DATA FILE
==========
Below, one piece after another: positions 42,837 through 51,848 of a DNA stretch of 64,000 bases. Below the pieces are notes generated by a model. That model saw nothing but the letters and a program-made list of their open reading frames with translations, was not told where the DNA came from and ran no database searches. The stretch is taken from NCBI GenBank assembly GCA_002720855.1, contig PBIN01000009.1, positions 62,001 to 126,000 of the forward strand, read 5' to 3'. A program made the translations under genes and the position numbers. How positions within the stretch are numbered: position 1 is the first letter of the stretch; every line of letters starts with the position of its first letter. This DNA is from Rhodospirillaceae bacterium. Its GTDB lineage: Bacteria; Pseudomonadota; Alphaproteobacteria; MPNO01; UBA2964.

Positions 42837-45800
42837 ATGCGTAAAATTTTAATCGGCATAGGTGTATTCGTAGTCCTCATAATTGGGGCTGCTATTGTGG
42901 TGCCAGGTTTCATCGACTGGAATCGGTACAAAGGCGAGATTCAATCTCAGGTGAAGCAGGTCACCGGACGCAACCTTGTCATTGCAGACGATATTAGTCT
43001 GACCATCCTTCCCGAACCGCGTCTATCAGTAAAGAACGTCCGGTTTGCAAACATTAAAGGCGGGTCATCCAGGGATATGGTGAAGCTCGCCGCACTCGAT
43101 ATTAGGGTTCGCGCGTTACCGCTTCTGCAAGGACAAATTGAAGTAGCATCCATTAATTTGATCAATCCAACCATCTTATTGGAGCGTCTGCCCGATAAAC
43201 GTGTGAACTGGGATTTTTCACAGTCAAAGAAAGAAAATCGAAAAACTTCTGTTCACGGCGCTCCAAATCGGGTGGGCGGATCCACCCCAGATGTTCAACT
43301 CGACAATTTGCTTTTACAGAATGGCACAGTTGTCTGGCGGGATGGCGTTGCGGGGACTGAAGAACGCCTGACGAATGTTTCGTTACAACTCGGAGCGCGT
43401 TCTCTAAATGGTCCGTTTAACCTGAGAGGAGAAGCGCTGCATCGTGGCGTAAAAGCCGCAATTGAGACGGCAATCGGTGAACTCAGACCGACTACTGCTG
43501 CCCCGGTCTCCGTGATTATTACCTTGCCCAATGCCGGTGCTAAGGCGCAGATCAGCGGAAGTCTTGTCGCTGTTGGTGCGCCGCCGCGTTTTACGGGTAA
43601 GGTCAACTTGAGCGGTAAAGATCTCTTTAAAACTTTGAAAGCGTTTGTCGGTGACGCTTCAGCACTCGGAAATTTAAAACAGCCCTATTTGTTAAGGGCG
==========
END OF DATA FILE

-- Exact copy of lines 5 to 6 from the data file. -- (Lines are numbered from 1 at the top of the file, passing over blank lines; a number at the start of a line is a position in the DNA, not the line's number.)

43001 GACCATCCTTCCCGAACCGCGTCTATCAGTAAAGAACGTCCGGTTTGCAAACATTAAAGGCGGGTCATCCAGGGATATGGTGAAGCTCGCCGCACTCGAT
43101 ATTAGGGTTCGCGCGTTACCGCTTCTGCAAGGACAAATTGAAGTAGCATCCATTAATTTGATCAATCCAACCATCTTATTGGAGCGTCTGCCCGATAAAC